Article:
She appears on, and in, a surprising number of books. The latest, which was just released and is set to be one of the big books of the summer, is Laura Moriarty’s The Chaperone. The striking photo on the cover depicts Louise Brooks, the silent film star. Brooks (1906 – 1985) is also a supporting character in Moriarty’s finely told novel.

F. Scott Fitzgerald once said there were no second acts in American life. Brooks is an exception. Back in the 1920s, at the height of her fame, Brooks was somewhat popular but never a top-ranked star. By the mid-1930s, when her career bottomed-out, she fell into an obscurity which lasted decades. Only since the 1970s has her celebrity reemerged and grown from small cult following to near mainstream recognition. Those that do not recognize her name almost certainly know her look.


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The San Francisco Silent Film Festival has announced the line-up of films for their annual July event at the Castro Theater. And once again, they have put together a varied and interesting program.

The Festival opens with a special presentation of the air war epic, Wings, the first film to win an Academy Award — and ends with The Cameraman, Buster Keaton’s brilliant comedy about the business of making movies. In between, there is an international assortment of films from Sweden, Germany, Russia and China, as well as a couple of American-made films set in foreign locales.

Lulu's wedding dance in Pandora's Box

Lulu’s wedding dance in Pandora’s Box
Image courtesy of the Louise Brooks Society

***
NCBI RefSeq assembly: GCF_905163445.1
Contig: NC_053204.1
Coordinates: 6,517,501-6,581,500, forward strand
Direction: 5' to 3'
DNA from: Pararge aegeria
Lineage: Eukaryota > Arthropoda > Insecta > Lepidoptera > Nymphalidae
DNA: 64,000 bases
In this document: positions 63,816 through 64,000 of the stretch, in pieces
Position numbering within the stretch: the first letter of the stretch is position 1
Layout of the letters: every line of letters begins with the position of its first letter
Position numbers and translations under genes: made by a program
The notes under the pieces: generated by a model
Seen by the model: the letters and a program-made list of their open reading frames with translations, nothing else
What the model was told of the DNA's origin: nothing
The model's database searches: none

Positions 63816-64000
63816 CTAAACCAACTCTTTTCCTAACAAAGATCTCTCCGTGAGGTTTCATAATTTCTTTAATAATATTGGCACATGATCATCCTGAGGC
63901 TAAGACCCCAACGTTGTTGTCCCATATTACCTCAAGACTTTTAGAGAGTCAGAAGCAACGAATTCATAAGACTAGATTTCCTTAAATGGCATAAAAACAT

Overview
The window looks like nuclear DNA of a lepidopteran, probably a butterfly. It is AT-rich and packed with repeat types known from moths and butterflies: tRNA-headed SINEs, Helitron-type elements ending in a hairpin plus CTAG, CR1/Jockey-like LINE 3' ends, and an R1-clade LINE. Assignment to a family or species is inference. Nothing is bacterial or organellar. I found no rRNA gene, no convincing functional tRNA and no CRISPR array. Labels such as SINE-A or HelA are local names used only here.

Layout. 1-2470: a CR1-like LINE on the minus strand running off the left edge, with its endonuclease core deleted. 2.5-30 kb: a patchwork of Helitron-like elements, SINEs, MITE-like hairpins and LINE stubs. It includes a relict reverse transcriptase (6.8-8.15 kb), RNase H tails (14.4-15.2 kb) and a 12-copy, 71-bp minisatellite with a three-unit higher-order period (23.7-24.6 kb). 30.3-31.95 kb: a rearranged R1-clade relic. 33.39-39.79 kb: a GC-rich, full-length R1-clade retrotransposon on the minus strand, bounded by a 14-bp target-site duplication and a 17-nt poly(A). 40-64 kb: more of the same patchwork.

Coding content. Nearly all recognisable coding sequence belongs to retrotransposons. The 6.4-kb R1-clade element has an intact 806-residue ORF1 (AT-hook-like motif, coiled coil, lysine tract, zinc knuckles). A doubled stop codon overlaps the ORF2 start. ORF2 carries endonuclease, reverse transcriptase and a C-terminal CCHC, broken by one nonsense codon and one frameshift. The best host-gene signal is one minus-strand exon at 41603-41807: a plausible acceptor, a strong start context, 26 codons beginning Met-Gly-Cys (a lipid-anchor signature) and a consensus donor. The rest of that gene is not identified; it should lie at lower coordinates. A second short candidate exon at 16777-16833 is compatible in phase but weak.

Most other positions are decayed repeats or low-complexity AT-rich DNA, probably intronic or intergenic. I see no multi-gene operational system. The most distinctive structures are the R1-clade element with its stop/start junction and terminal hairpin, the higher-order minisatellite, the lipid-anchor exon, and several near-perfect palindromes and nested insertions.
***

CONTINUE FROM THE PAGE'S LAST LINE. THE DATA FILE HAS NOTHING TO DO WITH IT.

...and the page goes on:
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May is set to be an eclectic and even electric month at the Niles Essanay Silent Film Museum in Fremont. In addition to three more installments of the famous serial, The Perils of Pauline, the venerable East Bay silent film museum is set to screen one of the big hits of the era, The Four Horsemen of the Apocalypse, starring legendary Rudolph Valentino, as well as Laughing at Danger, an early thriller with plenty of pulp fiction trappings. And that’s not all.

alice terry

Alice Terry will be starring in
The Four Horsemen of the Apocalypse with Rudolph Valentino

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Buster Keaton gets a beat courtesy of the tUnE-yArDs’ Merrill Garbus

Just about every year for the last number of years, the San Francisco International Film Festival has shown a silent film accompanied by contemporary musicians performing an original score.

Among others, the SFIFF has presented 20,000 Leagues Under the Sea (1916) with Stephin Merritt of Magnetic Fields, joined by Daniel Handler on accordion; The Lost World (1925) with the Cambodian pop group Dengue Fever; The Golem (1920) with Pixies front man Black Francis; The Phantom Carriage (1921) with the legendary Jonathan Richman; Street Angel (1928) with the alt rock American Music Club; Sunrise (1927) with Lambchop; and the Japanese silent, A Page of Madness (1926), with the indie band Superchunk.

Buster Keaton, please meet Merrill Garbus

Buster Keaton, please meet Merrill Garbus

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